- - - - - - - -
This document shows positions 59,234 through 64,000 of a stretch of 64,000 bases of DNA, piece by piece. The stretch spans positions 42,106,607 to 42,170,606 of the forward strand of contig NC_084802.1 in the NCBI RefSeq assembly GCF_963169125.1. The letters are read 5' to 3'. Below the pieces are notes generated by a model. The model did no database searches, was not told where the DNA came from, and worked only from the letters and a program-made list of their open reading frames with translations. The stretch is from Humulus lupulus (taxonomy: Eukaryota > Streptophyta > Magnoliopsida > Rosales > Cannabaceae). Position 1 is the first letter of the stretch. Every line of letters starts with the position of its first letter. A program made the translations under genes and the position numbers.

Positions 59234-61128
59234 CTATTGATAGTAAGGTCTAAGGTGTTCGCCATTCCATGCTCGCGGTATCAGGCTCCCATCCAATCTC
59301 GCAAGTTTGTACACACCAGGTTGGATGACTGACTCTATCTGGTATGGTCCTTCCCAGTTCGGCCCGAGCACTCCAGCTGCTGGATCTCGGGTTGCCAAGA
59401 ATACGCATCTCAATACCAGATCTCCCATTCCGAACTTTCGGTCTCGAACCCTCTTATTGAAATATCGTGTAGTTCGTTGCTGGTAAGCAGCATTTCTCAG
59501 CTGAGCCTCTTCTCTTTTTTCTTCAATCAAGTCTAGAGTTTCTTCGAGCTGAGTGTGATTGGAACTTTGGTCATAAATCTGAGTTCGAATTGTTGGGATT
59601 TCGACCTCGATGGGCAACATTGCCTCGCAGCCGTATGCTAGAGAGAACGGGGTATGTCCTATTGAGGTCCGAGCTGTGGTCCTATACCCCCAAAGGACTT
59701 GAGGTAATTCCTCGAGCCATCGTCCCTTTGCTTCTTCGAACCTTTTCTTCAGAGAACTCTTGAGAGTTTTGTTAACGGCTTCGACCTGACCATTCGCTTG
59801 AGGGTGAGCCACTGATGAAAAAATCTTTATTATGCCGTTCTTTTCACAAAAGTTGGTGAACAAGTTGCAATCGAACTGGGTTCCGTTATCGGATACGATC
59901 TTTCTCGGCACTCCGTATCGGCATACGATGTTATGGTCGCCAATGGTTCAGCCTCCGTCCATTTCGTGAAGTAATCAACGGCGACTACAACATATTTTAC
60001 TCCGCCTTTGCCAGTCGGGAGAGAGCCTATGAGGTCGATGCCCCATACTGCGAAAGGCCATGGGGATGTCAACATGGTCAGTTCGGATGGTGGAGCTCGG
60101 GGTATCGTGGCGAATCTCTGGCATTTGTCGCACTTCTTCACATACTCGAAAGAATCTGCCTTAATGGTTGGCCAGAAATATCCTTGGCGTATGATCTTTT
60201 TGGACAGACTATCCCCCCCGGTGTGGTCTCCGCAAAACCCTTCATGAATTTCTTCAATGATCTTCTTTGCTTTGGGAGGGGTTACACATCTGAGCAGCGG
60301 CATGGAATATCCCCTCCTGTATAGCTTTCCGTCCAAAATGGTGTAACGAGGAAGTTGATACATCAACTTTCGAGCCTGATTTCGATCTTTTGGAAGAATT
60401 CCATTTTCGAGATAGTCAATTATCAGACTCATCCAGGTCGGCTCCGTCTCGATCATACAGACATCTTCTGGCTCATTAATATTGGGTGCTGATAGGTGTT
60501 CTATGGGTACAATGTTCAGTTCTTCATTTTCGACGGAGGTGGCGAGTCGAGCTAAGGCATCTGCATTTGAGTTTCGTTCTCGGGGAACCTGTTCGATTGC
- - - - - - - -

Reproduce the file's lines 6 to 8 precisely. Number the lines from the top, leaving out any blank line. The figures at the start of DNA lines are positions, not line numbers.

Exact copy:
59501 CTGAGCCTCTTCTCTTTTTTCTTCAATCAAGTCTAGAGTTTCTTCGAGCTGAGTGTGATTGGAACTTTGGTCATAAATCTGAGTTCGAATTGTTGGGATT
59601 TCGACCTCGATGGGCAACATTGCCTCGCAGCCGTATGCTAGAGAGAACGGGGTATGTCCTATTGAGGTCCGAGCTGTGGTCCTATACCCCCAAAGGACTT
59701 GAGGTAATTCCTCGAGCCATCGTCCCTTTGCTTCTTCGAACCTTTTCTTCAGAGAACTCTTGAGAGTTTTGTTAACGGCTTCGACCTGACCATTCGCTTG